As some gowns push the limits between stylish and risqué, schools respond by getting stricter every year. But one teen in Jacksonville, Fla., was almost sent home for a dress that fell below her knees — and her mother is wondering why.
“Was this dress inappropriate for prom?” Nydia Allen asked on Facebook Monday, posting a photo of her daughter Zhade, a senior at Sandalwood High School. Zhade is wearing a dress with an outer mullet-style skirt that reaches the ground in the back and goes over a black knee-length layer.
Allen also shared pics of Zhade at school with an extra brown piece of cloth someone tried to attach to the dress to make it longer, and another in which she’s wearing leggings instead of the underskirt.
“She’s crying, she’s like, ‘Mom just come and get me,’” Allen told Action News Jax. “I said, ‘No, you’re going to the prom.’ We spent all this money, and it doesn’t make any sense for them to say it’s inappropriate.”
According to Duval County Public Schools media supervisor Laureen Ricks, the prom dress code was specific about gown length. “For Sandalwood High School, students and families were made aware in advance that prom dresses must be floor-length,” Ricks tells Yahoo Style. “Guidance is provided in advance so that students and families can meet the requirements or contact school administrators with any questions.”
But Allen told Action News that the letter her daughter brought home before they went dress shopping only mentions that it needed to be an appropriate length. The school’s regular dress code allows for skirts as high as 3 inches above the knee, while the stricter rules for prom appear to be a recent development. The school’s 2009 prom guidelines state, “The hem of any garment must touch the knee. Dresses must be at appropriate length, even if leggings are worn. Transparent overlays do not qualify for meeting appropriate hem length. The nontransparent, opaque portion of the garment must touch knee.”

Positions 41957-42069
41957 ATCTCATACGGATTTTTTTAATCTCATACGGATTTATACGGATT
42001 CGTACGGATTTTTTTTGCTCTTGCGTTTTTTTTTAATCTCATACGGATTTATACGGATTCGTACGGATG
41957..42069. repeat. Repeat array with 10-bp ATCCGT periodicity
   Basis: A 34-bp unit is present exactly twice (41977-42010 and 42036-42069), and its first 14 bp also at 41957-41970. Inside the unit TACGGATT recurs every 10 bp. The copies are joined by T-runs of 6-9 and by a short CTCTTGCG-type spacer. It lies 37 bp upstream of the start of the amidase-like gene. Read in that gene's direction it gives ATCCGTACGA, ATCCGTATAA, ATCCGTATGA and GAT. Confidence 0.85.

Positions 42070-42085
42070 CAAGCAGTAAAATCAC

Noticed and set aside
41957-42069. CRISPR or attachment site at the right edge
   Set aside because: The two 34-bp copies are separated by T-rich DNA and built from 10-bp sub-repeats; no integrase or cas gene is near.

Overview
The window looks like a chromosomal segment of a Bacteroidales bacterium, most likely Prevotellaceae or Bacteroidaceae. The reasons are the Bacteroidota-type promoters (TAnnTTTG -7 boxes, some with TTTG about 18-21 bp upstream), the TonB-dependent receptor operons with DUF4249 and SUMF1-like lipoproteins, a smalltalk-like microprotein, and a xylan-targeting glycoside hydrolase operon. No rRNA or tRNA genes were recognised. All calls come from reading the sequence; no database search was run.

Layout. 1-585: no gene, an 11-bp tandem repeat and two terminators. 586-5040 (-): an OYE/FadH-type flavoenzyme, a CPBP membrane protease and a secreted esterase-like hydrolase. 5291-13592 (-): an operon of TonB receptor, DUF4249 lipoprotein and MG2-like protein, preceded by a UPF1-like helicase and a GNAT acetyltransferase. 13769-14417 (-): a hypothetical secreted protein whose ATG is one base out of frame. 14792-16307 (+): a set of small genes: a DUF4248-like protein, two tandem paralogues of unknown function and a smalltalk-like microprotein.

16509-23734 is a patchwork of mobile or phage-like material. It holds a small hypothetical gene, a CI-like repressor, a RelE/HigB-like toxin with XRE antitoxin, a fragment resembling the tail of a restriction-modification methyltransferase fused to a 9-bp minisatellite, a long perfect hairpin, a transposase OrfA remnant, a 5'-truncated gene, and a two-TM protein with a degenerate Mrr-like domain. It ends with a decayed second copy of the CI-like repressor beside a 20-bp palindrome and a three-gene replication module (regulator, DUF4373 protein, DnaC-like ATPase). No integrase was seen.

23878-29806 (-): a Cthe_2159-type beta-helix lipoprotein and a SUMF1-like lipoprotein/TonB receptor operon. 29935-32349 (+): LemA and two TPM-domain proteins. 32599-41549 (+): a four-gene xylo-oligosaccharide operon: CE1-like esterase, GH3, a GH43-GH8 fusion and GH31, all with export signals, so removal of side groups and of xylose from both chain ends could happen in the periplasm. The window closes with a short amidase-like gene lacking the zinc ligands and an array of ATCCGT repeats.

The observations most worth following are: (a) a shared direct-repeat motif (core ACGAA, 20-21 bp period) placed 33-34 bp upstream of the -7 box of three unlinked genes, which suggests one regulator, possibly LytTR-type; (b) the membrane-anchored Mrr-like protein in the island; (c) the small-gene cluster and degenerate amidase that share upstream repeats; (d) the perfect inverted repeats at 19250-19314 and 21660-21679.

“They need to change the way they’re writing these contracts for the students. Let it be known, and make it clear, on what you expect at the prom,” Allen said. “She can wear the skirt to school, but she can’t wear it to prom? What’s the difference?”
Eventually, Zhade was allowed into prom wearing the leggings.
Administrators across the country are still struggling with how to communicate their prom dress codes while also showing respect to female students. One school in Philadelphia came under fire for requiring girls to submit photos of their dresses before they could obtain prom tickets. Another school, in Rockford, Ill., presented 21 pages of guidelines for their prom and drew criticism for shaming girls for their body types.
In March, another Jacksonville high school, Stanton College Preparatory School, attempted to inform students about dress guidelines with fliers that labeled a photo of a dress that was deemed appropriate, “Good Girl.” The signs have since been removed.
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